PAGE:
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The question is in the title. I'm obviously refering to the 17/18 th century somewhere around this era.

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    $\begingroup$ Because those were the ones on offer (by Huygens and Newton, respectively)? It is hard to tell what you have in mind without more context. $\endgroup$ – Conifold Apr 6 '17 at 17:47
  • $\begingroup$ Were there reasons to think back then that light had either to be one or the other of these two choices ? Or was it really just because this was what was offered only ? $\endgroup$ – copper Apr 6 '17 at 23:17
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    $\begingroup$ The question "is X one of those things we can use to describe it?" is not the kind of question scientists typically ask, philosophers like to ask such questions. They get on with it, test it, and keep it if it works. Old extramission theory was discredited by 17th century, "particles in motion" picture was generally popular since Galileo and Descartes, waves were a new exciting thing, and Huygens showed that they can account for all of geometric optics, just like particles. $\endgroup$ – Conifold Apr 7 '17 at 1:29
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A possible simple answer is that experiments on light manifested only the wave aspect of light behaviour or the particle one. These two aspects were not compatible, in the sense that light behaved as waves or behaved like particle depending on the nature of the experiment done. Heisemberg attributed this duality to the insufficience of our language to capture the real sense of the phenomena. By his point of view both aspects of light behaviour have to be treated as two different "representation" of the same phenomenon. More explicitly He remind us that already the category to which the terms "particle" and "wave" belong is the category of "a model"! He underlines that the products of radioactive emission going trough a Wilson Chamber shows themselves via a hyperfine-line of micro-droplets of condensend water supporting the "saying" that the radiation manifest itself as made of small particles moving at high velocity. On the contrary in the experiment of Davisson, Germer, Rupp, where one assume the particulate nature of radiation, since they also are products of redioactive decay, as a matter of fact they behave like waves giving rise to interference shapes similar to the one already known made by the X-Ray. In this case is appropriate "saying" that particulate radiation (see the source: radioactive decay) are indeed wave propagations. .... Heisember concludes that: "Matter cannot behave at once as particles and as waves and that the two "representations" are deeply diferent. The solution of this problem must be found in the sense that both are "models" i.e., they are simply similarities, that sometimes seams to validly apply, and in other occasions just fail. ... For instance, about the electron is simply proven in certain experiments that it behaves like a particle, but there is nothing saying that the electron possess all properties of the corpuscular model. "Mutatis mutandis", one can say the same thing about the undulatory model.". Up to now we dealt whith what we can say intuitively and using ordinary language. Heisemberg will take this, in accord with Bohr, as a starting point of the criticism of such level of knolwdge in order to found a proper logic reduction of the model theory and of the introduced analogous concepts.This in order to gain a mathematical coherent axiomatic from wich build the description of the new and unique nature of these phenomena. (from "Die physikalischen Prinzipien der Quantentheorie" 1930, in Italian "I principi fisici della teoria dei quanti" the text I used, and translate the best I could). I hope it can be of some use :-) ...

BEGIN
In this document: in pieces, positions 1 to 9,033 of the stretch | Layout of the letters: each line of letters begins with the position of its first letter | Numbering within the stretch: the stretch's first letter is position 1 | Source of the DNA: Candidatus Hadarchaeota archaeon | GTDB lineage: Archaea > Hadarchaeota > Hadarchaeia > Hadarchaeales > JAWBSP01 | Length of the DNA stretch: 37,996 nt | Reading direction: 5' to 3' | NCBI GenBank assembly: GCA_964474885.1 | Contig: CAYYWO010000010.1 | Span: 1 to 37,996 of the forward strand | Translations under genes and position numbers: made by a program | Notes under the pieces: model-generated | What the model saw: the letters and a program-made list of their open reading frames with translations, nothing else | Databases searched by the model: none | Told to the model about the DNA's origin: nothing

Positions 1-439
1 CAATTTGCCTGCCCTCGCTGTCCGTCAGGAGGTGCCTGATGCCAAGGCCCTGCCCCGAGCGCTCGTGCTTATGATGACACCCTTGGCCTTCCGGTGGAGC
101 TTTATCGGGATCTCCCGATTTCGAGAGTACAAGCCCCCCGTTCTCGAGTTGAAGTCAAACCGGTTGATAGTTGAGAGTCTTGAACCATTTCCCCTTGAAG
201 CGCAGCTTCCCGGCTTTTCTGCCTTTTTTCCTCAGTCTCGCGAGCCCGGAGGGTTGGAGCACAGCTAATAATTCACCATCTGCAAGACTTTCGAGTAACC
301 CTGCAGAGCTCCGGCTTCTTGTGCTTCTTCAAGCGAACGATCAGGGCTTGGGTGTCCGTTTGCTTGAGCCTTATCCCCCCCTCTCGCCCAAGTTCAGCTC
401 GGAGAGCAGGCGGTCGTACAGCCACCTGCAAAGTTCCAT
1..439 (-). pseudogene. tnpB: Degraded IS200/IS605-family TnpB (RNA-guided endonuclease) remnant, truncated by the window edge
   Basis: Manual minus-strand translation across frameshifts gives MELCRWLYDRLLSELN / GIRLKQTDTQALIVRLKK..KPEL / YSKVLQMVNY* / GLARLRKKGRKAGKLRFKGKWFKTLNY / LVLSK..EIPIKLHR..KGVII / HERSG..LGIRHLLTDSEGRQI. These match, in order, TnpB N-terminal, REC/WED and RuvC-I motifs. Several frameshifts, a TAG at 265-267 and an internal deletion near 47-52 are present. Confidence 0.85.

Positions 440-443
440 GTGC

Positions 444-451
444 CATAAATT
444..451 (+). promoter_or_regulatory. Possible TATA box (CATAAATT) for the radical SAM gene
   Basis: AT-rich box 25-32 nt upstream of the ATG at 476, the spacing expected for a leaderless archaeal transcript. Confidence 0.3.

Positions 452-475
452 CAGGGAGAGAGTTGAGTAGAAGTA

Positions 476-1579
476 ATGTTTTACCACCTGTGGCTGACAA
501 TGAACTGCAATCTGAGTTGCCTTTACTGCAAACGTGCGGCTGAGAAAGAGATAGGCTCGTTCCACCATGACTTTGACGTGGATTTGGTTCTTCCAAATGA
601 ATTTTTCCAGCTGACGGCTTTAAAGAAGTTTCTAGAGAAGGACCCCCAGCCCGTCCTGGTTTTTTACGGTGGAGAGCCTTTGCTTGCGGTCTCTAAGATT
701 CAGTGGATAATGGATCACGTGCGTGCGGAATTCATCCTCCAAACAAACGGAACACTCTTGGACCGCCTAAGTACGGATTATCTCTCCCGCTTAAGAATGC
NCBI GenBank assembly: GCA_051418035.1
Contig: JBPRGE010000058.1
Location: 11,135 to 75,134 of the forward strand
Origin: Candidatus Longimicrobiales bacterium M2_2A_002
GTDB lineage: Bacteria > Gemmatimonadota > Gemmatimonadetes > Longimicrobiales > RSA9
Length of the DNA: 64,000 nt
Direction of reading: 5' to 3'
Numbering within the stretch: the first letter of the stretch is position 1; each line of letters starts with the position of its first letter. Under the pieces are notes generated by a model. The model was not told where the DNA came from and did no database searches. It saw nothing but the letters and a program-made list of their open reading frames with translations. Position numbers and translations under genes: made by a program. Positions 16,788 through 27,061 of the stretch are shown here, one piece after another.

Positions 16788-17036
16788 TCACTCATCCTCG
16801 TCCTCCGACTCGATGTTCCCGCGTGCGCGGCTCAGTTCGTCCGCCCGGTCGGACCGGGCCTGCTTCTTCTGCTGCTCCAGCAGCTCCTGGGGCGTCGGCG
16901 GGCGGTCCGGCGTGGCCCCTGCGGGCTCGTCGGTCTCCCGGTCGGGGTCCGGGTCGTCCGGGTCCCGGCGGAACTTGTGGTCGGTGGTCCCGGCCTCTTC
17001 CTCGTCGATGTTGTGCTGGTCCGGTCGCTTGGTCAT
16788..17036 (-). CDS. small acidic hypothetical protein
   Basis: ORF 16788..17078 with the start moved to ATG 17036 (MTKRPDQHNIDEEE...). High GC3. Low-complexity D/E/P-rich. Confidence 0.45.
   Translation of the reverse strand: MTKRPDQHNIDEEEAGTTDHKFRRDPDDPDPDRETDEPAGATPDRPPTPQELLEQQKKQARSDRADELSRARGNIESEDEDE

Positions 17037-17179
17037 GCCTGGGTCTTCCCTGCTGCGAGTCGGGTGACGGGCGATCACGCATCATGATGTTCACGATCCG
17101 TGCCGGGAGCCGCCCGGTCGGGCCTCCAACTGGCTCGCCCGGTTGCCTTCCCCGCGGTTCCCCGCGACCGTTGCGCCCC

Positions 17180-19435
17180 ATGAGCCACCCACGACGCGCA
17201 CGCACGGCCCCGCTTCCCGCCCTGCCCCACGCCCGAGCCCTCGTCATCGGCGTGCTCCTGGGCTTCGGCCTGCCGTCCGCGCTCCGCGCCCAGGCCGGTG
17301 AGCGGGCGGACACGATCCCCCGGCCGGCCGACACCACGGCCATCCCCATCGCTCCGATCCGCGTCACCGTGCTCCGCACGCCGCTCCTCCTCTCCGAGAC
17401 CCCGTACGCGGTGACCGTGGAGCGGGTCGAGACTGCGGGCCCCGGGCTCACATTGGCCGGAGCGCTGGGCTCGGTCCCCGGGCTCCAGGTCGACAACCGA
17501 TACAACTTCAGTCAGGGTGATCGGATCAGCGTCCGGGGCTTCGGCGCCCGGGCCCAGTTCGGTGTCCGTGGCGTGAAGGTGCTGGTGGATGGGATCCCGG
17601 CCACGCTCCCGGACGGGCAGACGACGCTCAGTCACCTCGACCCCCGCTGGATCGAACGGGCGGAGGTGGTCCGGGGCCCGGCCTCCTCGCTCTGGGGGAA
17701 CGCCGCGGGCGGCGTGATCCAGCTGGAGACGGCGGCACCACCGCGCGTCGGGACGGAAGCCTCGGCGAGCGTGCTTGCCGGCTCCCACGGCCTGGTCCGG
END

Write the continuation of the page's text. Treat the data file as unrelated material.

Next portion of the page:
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    $\begingroup$ OP is referring to 17/18th century, when specifically wave aspects of light weren't known, let alone anything about radiation or Wilson chamber. Both theories could reproduce geometric optics, as could the ancient eye emission theories. $\endgroup$ – Conifold Apr 6 '17 at 20:03

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